BizFeed: The 10 Best Philly Colleges For The Money

Plus: Money vs. time off? That's an easy one.

1. Best Colleges for the Price

The News: Money magazine has determined which colleges deliver the most value. It looked for schools that deliver “a great education, at an affordable price, that helps students launch promising careers.” Money used 21 factors in three equally weighted categories — educational quality, affordability, and alumni earnings — to rank each school.

Here’s how Philly colleges stacked up:

Overall RankingCollegeNet Price of a DegreeAverage Early Career Earnings
12University of Pennsylvania$194,148$59,200
75Villanova University$204,047$54,400
89Swarthmore College$184,806$47,600
141La Salle University$153,234$46,800
147Haverford College$188,152$40,800
162St. Joseph's University$169,349$48,300
201Holy Family University$153,117$46,700
265Bryn Mawr College$163,181$45,200
268Gwynedd Mercy College$155,375$44,300
328Neumann University$108,901$45,200

Honorable mention:

  • Temple University ranked 399.
  • Drexel University ranked 546.

Why It Matters: With the high cost of college, students are increasingly evaluating the return on such a large investment. What kind of job prospects will I have after leaving school? Am I paying $50,000 per year to drink beer, skip classes and occasionally have an intellectual discussion? Expect similar examinations in the future.

2. Money vs. Time Off? That’s an Easy One.

The News: A recent 60 Minutes/Vanity Fair poll, shows that most people would choose money over increased time off. In fact, when asked to choose between an extra $20,000 per year and an extra four weeks of vacation, 66 percent of respondents said they’d take the money.

“Even six out of 10 Americans earning more than $100,000 annually said they would take the money,” said the publications. “It appears that for a solid majority of Americans, cash is still king.”

Why It Matters: Sure, experts might suggest that taking more vacation time leads to a relaxed worker that won’t be burned out. But having money problems and bills stacking up can create its own type of burnout.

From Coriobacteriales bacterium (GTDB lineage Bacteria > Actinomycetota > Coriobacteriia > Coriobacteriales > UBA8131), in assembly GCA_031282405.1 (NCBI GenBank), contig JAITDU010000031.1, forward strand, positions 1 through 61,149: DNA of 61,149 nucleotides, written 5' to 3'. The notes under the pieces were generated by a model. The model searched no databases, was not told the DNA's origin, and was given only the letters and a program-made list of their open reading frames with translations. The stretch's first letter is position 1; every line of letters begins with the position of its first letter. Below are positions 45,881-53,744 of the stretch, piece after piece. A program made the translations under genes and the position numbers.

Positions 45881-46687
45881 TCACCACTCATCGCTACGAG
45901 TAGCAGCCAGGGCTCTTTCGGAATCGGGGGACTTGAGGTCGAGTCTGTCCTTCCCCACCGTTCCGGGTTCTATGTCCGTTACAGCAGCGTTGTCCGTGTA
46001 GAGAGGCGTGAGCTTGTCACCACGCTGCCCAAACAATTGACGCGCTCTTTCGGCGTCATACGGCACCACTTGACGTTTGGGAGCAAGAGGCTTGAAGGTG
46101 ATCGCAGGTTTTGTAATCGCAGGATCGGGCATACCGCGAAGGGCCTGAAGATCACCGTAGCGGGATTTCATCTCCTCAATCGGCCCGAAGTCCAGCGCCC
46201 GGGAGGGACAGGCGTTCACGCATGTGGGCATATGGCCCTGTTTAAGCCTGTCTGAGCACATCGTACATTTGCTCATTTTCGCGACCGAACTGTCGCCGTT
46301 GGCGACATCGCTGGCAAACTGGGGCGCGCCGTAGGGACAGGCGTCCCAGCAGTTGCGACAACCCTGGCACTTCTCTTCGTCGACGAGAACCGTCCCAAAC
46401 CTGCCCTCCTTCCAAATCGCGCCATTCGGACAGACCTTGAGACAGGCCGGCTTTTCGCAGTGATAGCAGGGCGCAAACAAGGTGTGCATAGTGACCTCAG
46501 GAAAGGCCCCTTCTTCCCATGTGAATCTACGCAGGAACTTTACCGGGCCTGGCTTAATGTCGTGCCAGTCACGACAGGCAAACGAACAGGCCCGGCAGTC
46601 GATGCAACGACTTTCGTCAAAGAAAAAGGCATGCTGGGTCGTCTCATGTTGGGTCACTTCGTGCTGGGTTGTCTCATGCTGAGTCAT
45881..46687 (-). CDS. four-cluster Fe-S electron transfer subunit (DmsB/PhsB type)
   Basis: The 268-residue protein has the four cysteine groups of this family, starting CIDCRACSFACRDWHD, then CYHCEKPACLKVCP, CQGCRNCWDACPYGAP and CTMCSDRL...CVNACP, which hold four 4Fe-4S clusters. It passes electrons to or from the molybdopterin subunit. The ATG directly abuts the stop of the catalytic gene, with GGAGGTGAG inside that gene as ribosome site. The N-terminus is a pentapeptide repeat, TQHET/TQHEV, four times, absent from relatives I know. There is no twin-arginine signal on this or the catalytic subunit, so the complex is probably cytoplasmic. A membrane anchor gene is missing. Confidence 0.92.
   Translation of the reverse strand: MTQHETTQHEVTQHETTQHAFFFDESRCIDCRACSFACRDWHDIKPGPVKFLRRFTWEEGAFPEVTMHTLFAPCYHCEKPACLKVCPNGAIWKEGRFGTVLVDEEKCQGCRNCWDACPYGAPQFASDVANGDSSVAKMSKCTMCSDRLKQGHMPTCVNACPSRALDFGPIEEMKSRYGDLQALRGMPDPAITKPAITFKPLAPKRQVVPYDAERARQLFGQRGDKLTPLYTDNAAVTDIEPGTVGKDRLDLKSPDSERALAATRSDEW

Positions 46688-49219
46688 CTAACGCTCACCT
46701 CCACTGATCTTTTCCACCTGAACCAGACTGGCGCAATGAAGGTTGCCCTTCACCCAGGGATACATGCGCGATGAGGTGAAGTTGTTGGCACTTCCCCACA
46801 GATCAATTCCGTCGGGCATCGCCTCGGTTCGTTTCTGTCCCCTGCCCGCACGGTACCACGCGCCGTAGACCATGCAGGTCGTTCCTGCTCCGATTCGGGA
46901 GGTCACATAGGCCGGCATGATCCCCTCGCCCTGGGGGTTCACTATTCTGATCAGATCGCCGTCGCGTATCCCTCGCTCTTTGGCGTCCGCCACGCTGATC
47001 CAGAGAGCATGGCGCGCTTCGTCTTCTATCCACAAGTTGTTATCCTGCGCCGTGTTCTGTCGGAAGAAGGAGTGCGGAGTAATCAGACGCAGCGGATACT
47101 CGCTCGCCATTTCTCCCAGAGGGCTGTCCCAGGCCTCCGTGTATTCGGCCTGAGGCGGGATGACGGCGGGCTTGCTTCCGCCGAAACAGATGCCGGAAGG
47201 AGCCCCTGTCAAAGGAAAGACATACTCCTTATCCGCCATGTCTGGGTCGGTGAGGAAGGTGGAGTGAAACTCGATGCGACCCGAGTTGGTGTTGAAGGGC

So people choose to work and get paid over all else. 60 Minutes/Vanity Fair said: “Whether it is fear of losing their job or falling too far behind when they return to work, the resulting burnout and fatigue often end up costing businesses more in lost productivity in the long run. It has been said that too much of anything is not good for you, perhaps that includes working too much.”

3. Facebook Testing “Moneypenny,” A Virtual Assistant

The News: You might know the name “Moneypenny” as a character in the James Bond movies. (It’s his boss’ assistant). But soon, the name may take on a whole new connotation, as Facebook is testing out a new virtual assistant with the same name. According to Fortune, “the virtual helper would work inside the company’s Messenger app and connect users to real people who could help them order products, or book services.”

Why It Matters: Virtual assistants haven’t quite caught on mainstream yet, but when a tech giant like Facebook jumps into the pool, the water certainly gets warmer. Fortune explains that “Moneypenny” would compete with “existing services such as Magic and Operator, among others, which connect users to real people who help them procure or book whatever they need. All of these virtual assistants use simple messaging interfaces that are akin to sending text messages to a personal assistant.”

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